Archives for October 2018

Fulbright Scholar Enjoying ATU Experience

Dr. Michael Ogu immediately sensed freedom all around him upon arriving at Arkansas Tech University.

“I observed that there are no fences,” said Ogu. “Institutions are just open. Houses…there are no marks on the territory. In Nigeria, almost every house, every church and building has a fence with a gate and you need to go through security to get in. You can just drive in and drive out of Arkansas Tech. That was really kind of a shock and a surprise to me.”

A Fulbright Visiting Scholar in Residence teaching and researching at ATU during the 2018-19 academic year, Ogu is on sabbatical from his regular teaching duties at Babcock University in his native Nigeria.

“I am one who doesn’t fancy scholarship just domestically…I like to explore,” said Ogu. “I was told that I was selected, to my amazement, because I know that there are so many applications that come in and are scrutinized. I was really excited that I was selected (as a Fulbright Scholar).

“As an international relations scholar, I want to have a first-hand experience of how governance happens outside of Nigeria,” continued Ogu. “I haven’t traveled as much as I would have loved to, but when I have the opportunity, I like to seize it. It’s true that you leave loved ones behind, but it’s just temporary and you are expanding your sphere of influence and your circle of friends. Relationships are very important as we grow in life.”

Ogu completed his undergraduate degree at Babcock University in 2009 and invested the next year of his life in a compulsory program that included an internship in the banking industry.

The internship led to a job offer, but banking was not his destiny. Instead, he chose a graduate assistantship that opened the door to a teaching career.

“One of the reasons why I wanted to give it a try was I had this dream of earning my Ph.D. from a very early age,” said Ogu. “As I weighed my options, I thought that the graduate assistantship would lead me to the dream I’d always had. Everything came together at just the right time, and I seized the opportunity.”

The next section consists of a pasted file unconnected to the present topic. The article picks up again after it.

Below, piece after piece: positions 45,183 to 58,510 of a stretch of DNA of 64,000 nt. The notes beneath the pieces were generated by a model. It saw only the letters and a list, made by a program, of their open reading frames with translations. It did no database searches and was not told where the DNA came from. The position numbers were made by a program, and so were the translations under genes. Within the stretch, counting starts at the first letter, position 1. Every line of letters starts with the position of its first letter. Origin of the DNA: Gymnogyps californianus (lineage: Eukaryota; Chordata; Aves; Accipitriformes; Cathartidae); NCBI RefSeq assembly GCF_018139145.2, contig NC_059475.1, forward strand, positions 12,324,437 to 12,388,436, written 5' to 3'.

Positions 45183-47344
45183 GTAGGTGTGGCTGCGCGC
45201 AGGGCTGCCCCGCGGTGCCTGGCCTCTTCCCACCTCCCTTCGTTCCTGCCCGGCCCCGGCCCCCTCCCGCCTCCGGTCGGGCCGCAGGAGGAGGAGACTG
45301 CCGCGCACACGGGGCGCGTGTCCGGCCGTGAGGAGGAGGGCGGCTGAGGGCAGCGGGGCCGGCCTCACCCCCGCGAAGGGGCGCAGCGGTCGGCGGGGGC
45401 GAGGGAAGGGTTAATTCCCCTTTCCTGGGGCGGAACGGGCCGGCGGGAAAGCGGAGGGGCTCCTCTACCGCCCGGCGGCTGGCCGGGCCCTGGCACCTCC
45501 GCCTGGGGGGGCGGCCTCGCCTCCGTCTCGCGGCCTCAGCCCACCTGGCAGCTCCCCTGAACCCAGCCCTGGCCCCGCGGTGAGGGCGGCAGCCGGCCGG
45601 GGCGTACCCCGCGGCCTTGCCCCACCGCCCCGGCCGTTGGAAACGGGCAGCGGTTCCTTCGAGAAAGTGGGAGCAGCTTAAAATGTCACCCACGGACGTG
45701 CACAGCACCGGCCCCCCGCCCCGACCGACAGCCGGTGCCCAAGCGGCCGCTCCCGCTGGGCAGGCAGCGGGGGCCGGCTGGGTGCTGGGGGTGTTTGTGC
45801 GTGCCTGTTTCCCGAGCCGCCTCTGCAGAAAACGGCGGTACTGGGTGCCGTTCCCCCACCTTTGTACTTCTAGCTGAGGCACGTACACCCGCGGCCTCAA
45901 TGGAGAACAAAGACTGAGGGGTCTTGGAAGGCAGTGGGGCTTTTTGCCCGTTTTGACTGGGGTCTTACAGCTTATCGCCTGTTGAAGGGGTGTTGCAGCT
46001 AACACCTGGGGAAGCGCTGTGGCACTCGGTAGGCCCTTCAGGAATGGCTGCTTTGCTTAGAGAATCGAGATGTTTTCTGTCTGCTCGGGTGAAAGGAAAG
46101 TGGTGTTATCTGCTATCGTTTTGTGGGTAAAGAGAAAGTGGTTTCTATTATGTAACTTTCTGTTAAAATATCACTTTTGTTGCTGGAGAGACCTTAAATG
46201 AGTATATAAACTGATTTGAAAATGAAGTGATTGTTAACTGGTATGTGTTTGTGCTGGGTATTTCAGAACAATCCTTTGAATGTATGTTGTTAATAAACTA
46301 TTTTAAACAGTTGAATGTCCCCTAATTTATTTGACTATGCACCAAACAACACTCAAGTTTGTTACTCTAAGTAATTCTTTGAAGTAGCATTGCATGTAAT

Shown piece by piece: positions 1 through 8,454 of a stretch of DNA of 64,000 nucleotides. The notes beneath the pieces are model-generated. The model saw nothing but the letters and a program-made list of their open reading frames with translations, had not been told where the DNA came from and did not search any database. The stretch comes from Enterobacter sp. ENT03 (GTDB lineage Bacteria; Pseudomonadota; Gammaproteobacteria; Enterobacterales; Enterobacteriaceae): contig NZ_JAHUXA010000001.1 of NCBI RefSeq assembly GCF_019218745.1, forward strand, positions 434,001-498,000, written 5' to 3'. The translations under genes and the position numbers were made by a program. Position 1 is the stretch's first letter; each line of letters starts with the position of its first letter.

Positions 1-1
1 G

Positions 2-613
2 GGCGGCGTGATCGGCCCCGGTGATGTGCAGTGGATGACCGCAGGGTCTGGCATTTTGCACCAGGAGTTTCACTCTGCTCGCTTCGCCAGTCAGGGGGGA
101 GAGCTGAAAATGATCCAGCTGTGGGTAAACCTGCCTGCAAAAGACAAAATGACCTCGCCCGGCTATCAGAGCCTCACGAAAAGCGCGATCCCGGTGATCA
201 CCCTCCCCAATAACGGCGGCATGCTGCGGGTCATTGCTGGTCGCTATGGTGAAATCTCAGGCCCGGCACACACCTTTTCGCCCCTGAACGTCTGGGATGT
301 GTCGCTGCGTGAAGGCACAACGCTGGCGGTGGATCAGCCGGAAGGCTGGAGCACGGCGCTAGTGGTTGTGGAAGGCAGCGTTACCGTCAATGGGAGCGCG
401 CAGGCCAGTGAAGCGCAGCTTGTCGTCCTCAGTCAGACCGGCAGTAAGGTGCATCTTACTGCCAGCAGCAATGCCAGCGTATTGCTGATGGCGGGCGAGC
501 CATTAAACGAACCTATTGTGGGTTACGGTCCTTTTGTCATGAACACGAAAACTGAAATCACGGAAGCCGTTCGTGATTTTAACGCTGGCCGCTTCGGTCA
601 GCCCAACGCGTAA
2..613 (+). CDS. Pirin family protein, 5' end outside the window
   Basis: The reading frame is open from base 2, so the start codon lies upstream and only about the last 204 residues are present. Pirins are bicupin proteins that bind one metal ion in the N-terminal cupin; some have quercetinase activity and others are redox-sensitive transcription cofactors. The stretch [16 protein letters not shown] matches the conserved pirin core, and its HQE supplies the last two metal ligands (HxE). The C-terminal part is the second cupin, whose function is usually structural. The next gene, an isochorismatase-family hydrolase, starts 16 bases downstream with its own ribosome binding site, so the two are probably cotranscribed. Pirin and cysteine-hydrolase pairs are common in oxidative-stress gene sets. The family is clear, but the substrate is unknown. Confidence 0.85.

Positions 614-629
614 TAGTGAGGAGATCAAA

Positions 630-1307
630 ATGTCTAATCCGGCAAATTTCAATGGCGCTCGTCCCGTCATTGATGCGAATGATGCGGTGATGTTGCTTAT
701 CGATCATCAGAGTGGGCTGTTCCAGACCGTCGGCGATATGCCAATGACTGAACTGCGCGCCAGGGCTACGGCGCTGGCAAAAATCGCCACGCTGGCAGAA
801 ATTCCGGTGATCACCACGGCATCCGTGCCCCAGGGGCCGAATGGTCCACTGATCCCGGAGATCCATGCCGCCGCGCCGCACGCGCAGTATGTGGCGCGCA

At ATU, Ogu is teaching courses in international relations and the history of modern Africa during the fall 2018 semester.

He will preside over a seminar class during the spring 2019 semester concerning current politics and related issues in western Africa. Topics in that class will include immigration, displacement, conflict and security challenges.

“We will explore some of those issues and trying to see what exactly are the costs of these issues and what the consequences are for the people involved, as well as society,” said Ogu.

Ogu has attended a conference for college history professors in Arkansas since arriving at Arkansas Tech, and he has plans to participate in a similar conference for college political science professors around the state during the spring 2019 semester.

“Students here, perhaps they are still getting used to my style of teaching, but I find them a little reserved sometimes,” said Ogu. “I have devised means of getting to know them and asking them to visit me during my office hours so I can get to know them and make them feel at ease. I think that is helping to build the kind of bond that will help us interact better in the courses that I teach. It’s important to understand the students’ motivation so that I can know how to help sustain them in their studies.”

Ogu was the featured speaker for the Friday, Nov. 9, ATU Interdisciplinary Research Series event at Dr. Robert Charles Brown and Jill Lestage Brown Hall. The presentation focused on Ogu’s doctoral research on modern Nigeria and the security issues prevalent there due to terrorism and resource conflicts.

As he looks to the future, Ogu hopes to be able to mirror the detail included in syllabi at Arkansas Tech when he returns to his teaching work in Nigeria.

There’s something else of a more cultural nature that he hopes to model for colleagues, students and neighbors in his homeland.

“Everybody opens the door and allows you to walk past,” said Ogu of his experiences at ATU. “That hardly happens in Nigeria. I think that is one thing I will take back when I go. People here smile at you and say hello. That’s very interesting to me. People are friendly. I arrived with my wife, and we’ve had faculty and staff members volunteer to give us rides to the store and church. People help you selflessly without expecting anything in return. We have been made to feel very at home.”

Lady Bisons Edge Suns in Five Sets

An efficient offensive attack in the decisive set allowed Harding University to escape Tucker Coliseum in Russellville with a 23-25, 25-21, 22-25, 25-21, 15-7 volleyball victory over Arkansas Tech University on Tuesday night.

The Lady Bisons (21-7 overall, 14-1 Great American Conference) made seven kills against one attack error in 17 total attempts during the fifth set as they clinched the regular season GAC championship.

Allie Anderson notched 19 kills and Hunter Eshnaur had 15 kills for the Golden Suns (17-10, 10-5). Emily Acker made 49 assists and Meredith Darnell finished with 24 digs.